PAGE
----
Dr. Virginie Renson (Ph.D., 2012, Vrije Universiteit Brussel-Belgium). Her PhD dissertation focused on the use of lead isotopes as tracers for pottery provenance in the Eastern Mediterranean. Virginie’s contribution at MURR will be to collaborate in the development of isotopic analyses on archaeological material using the Nu Plasma II MC-ICP-MS. Virginie is supported by the Belgian American Educational Foundation. [Visit Virginie's home page]

Students

Three MU graduate students and several undergraduates are affiliated with the Archaeometry Lab. The graduate students are: John W N Brown (Department of Chemistry), Amanda Werlein (Department of Chemistry), and Heidi Noneman (Department of Anthropology). The graduate students are conducting research using resources of the Archaeometry Lab. The undergraduates are: Tom Ertl, Shannon Kelley, Caleb Klein, and Bianca Tomaszewski. The latter are responsible for sample preparation and irradiations of archaeological specimens by NAA and they participate in other research involving XRF and ICP-MS.

Interns and Visitors

We occasionally support visiting Ph.D. candidates from other U.S. academic institutions and from other countries for short- and long-term visits. These opportunities are not continuous and depend on our available funding and the funding support the visitor brings with them.

Recent visitors to the Archaeometry Lab include:

Estefania Calparsoro (Summer 2016) — conducting research on ceramics from the Basque region by neutron activation analysis.

Wugan Luo (March 2015 to February 2016) — conducting research on Chinese pottery and ancient Chinese metallurgy using both NAA and lead isotopes.

James Davenport (Summer 2014) — studying pottery from Peru.

Non-MURR collaborators

Dr. Robert (Jeff) Speakman, former Senior Research Specialist at the MURR Archaeometry Laboratory, is currently Associate Director of the Center for Applied Isotope Studies, University of Georgia. Jeff maintains interests in Mimbres ceramics from the American Southwest and in obsidian from Beringia.

Dr. Matthew T. Boulanger, former Senior Research Specialist at the MURR Archaeometry Laboratory, is currently a Lecturer in the Department of Anthropology, Southern Methodist University. Matt has interests in archaeometry, evolutionary theory, landscape ecology, and Pleistocene extinctions.

Dr. Hector Neff, (Ph.D., 1984, U of California–Santa Barbara), former Senior Research Scientist at the MURR Archaeometry Laboratory from 1990 to 2002, is a Professor of Anthropology at California State University–Long Beach, and he collaborates with the Archaeometry Lab by maintaining the ceramic databases.  He is interested in investigating ancient production and exchange of artifacts, including obsidian, pottery, and chert/flint. His specific research areas include both Pacific coastal and highland Guatemala.

Other students and faculty from MU's Department of Anthropology, Department of Art History and Archaeology, Department of Geological Sciences, and Department of Chemistry are frequently involved in research projects being conducted in the Archaeometry Lab at MURR. One of these is Candace Sall who is studying southwestern ceramics with NAA and LA-ICP-MS.

Data Exchanges & Inter-Laboratory Collaborations

The Archaeometry Lab maintains a continuous information exchange with scientists from the earlier-established NAA programs at Brookhaven National Laboratory, Lawrence Berkeley National Laboratory, and the British Museum, as well as with those using other analytical techniques for compositional research (e.g., ICP-MS at California State University – Long Beach; XRF at Northwest Obsidian Research Laboratory and the Berkeley Geoachaeological XRF Lab). The main reason for maintaining ties is the desire to promote inter-comparability of pottery and obsidian data through the use of common standards. More importantly, successful exchanges of data have been conducted as a means of maximizing the return on the investments in NAA conducted for archaeology over the past 50 years. When merged with data from the other laboratories, the overall compositional data bank of over 150,000 analyses becomes an outstanding tool for archaeological research.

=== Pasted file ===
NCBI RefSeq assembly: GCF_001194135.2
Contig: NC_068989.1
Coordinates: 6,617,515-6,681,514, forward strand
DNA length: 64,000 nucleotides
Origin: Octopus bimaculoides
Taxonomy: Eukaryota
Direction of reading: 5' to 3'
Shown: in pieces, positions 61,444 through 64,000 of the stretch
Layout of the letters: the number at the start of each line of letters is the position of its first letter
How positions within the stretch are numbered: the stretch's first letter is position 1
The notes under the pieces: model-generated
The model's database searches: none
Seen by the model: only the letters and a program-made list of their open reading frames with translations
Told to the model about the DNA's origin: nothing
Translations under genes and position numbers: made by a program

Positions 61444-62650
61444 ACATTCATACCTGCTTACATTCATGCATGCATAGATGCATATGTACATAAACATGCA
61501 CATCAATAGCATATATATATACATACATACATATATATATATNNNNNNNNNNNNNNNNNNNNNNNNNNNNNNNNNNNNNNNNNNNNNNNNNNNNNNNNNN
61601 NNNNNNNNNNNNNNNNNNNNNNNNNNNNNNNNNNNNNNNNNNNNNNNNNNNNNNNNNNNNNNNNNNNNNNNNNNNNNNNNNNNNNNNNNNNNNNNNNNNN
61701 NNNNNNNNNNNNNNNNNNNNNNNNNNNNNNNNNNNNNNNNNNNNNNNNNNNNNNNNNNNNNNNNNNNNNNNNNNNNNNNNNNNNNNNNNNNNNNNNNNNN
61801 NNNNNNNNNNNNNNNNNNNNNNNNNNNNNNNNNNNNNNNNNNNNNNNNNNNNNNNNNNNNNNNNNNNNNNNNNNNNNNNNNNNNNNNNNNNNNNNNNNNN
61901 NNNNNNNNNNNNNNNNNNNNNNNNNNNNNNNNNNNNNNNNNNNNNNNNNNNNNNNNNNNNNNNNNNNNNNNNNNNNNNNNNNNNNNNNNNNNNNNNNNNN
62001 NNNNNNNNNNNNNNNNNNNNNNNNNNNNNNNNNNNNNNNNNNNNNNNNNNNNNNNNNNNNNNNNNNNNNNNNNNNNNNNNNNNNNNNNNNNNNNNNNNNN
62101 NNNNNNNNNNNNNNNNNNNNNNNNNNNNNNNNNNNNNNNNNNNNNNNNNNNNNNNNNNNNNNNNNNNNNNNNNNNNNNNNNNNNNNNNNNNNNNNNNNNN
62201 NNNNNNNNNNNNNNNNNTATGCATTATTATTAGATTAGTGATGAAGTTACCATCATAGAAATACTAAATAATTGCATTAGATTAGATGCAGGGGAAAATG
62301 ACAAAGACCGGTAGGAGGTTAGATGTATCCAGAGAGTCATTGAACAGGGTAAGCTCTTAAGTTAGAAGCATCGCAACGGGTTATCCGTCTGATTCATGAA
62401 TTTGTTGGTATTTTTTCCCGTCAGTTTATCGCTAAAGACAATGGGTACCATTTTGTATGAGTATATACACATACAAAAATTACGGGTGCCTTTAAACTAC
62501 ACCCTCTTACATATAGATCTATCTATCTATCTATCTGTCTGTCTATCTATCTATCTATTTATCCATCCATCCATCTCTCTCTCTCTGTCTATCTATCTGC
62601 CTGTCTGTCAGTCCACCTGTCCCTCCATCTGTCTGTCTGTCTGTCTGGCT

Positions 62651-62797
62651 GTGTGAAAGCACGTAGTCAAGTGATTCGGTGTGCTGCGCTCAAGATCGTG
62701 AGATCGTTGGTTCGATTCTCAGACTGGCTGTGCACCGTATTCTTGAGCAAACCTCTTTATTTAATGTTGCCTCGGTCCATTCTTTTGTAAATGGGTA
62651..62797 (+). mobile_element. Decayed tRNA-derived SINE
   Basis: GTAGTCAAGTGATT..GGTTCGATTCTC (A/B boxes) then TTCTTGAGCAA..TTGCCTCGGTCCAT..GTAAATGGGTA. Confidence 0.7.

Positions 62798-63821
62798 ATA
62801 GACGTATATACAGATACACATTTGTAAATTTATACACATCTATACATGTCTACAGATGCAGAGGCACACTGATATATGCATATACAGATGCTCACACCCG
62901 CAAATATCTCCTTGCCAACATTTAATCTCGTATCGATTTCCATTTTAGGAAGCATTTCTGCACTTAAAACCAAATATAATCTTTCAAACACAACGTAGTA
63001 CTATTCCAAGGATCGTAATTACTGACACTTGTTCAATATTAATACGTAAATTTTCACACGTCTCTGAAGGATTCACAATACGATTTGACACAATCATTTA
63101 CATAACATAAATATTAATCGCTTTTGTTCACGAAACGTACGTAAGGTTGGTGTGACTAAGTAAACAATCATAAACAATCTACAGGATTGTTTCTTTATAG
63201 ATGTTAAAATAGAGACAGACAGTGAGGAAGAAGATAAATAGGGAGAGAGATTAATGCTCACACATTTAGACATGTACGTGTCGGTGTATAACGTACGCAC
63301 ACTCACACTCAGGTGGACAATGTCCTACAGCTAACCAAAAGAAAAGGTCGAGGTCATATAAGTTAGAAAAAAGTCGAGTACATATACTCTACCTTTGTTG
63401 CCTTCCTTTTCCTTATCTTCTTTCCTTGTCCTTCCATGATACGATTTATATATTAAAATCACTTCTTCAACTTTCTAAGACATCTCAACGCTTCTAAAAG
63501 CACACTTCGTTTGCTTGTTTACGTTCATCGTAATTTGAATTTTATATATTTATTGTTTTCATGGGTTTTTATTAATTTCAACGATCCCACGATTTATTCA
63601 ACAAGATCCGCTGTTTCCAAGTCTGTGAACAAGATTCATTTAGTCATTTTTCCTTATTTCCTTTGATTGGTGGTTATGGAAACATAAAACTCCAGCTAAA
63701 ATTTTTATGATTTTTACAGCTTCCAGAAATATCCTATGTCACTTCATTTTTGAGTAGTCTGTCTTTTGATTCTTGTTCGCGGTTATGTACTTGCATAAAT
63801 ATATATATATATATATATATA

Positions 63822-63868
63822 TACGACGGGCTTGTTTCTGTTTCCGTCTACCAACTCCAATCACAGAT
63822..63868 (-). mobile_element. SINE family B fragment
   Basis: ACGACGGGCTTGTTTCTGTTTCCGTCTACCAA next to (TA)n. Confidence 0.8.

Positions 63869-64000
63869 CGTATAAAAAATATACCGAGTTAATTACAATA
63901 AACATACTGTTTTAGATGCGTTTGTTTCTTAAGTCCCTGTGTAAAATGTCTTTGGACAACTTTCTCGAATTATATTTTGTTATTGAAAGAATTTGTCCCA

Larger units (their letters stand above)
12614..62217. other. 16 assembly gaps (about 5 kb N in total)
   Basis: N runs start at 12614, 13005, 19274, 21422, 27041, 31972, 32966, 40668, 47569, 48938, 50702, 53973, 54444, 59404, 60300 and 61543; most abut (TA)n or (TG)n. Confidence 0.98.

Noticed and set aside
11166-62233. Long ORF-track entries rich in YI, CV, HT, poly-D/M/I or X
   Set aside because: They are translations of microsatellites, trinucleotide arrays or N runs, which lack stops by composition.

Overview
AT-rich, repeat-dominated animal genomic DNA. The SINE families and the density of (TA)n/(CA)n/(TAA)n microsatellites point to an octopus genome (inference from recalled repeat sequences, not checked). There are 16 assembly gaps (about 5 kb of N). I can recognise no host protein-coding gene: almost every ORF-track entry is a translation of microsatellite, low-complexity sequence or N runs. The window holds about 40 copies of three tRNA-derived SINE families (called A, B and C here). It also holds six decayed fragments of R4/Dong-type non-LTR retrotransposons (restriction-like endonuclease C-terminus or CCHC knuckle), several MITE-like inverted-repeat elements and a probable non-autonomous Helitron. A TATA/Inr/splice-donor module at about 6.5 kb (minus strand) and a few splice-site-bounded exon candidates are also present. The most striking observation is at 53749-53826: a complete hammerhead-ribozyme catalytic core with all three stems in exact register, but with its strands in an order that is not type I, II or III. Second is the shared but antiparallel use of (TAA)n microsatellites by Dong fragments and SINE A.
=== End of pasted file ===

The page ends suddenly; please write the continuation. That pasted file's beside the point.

Acknowledgments

The Archaeometry Lab gratefully acknowledges the support it has received from the National Science Foundation through laboratory-support grants and research equipment grants. Our colleagues at the University of Missouri and other universities and the staff an MURR continue to be strongly supportive. This support has helped to make the Archaeometry Lab a successful operation for the tremendous benefit of archaeological science. 

References

Glascock, M.D. (2011).
Comparison and contrast between XRF and NAA: Used for characterization of obsidian sources in central Mexicoi. In X-ray Fluorescence Spectrometry (XRF) in Geoarchaeology, edited by M.S. Shackley, pp. 161-192. Springer Press, New York.

Glascock, M.D. (2014).
Neutron activation analysis (NAA): Applications in archaeology. In Encyclopedia of Global Archaeology, edited by C. Smith, pp. 5239-5247. Springer Press, New York.

Glascock, M.D., G.E. Braswell, and R.H. Cobean (1998).
A systematic approach to obsidian source characterization.  In Archaeological Obsidian Studies: Method and Theory, edited by M.S. Shackley, pp. 15–65.  Plenum Press, New York.

Glascock, M.D., R.J. Speakman, and H. Neff (2007)
Archaeometry at the University of Missouri Research Reactor and the Provenance of Obsidian Artifacts in North America. Archaeometry 49(2): 343–357.

Research performed by the Archaeometry Laboratory at MURR after August 2014 is supported by the National Science Foundation under our current grant number 1415403. Earlier research was supported by several NSF grants including the following: 1110793, 8801707, 9102016, 9503035, 9802366, 9977237, 0102325, 0405042, 0504015, 0802757, 0922374, and 0802757. Any opinions, findings and conclusions or recommendations expressed in this material are those of the authors and do not necessarily reflect the views of the National Science Foundation.

Last Updated on May 14, 2015